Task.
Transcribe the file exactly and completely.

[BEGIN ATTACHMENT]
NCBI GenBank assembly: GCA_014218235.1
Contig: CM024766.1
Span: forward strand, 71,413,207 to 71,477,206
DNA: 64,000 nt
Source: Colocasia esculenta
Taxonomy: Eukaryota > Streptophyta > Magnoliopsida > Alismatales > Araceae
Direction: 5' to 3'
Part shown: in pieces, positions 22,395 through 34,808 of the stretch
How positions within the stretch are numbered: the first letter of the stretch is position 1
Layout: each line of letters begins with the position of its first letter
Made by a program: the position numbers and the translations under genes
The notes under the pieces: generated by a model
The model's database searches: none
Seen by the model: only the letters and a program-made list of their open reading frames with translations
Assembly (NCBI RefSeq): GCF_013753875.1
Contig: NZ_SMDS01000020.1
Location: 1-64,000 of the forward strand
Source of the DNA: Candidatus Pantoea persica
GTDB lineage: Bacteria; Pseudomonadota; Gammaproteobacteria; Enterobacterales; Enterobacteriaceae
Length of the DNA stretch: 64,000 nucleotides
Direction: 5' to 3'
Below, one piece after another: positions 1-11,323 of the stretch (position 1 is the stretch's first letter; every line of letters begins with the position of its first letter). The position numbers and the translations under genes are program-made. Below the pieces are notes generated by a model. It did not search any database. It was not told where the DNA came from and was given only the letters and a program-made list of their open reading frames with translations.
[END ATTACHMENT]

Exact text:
NCBI GenBank assembly: GCA_014218235.1
Contig: CM024766.1
Span: forward strand, 71,413,207 to 71,477,206
DNA: 64,000 nt
Source: Colocasia esculenta
Taxonomy: Eukaryota > Streptophyta > Magnoliopsida > Alismatales > Araceae
Direction: 5' to 3'
Part shown: in pieces, positions 22,395 through 34,808 of the stretch
How positions within the stretch are numbered: the first letter of the stretch is position 1
Layout: each line of letters begins with the position of its first letter
Made by a program: the position numbers and the translations under genes
The notes under the pieces: generated by a model
The model's database searches: none
Seen by the model: only the letters and a program-made list of their open reading frames with translations
Assembly (NCBI RefSeq): GCF_013753875.1
Contig: NZ_SMDS01000020.1
Location: 1-64,000 of the forward strand
Source of the DNA: Candidatus Pantoea persica
GTDB lineage: Bacteria; Pseudomonadota; Gammaproteobacteria; Enterobacterales; Enterobacteriaceae
Length of the DNA stretch: 64,000 nucleotides
Direction: 5' to 3'
Below, one piece after another: positions 1-11,323 of the stretch (position 1 is the stretch's first letter; every line of letters begins with the position of its first letter). The position numbers and the translations under genes are program-made. Below the pieces are notes generated by a model. It did not search any database. It was not told where the DNA came from and was given only the letters and a program-made list of their open reading frames with translations.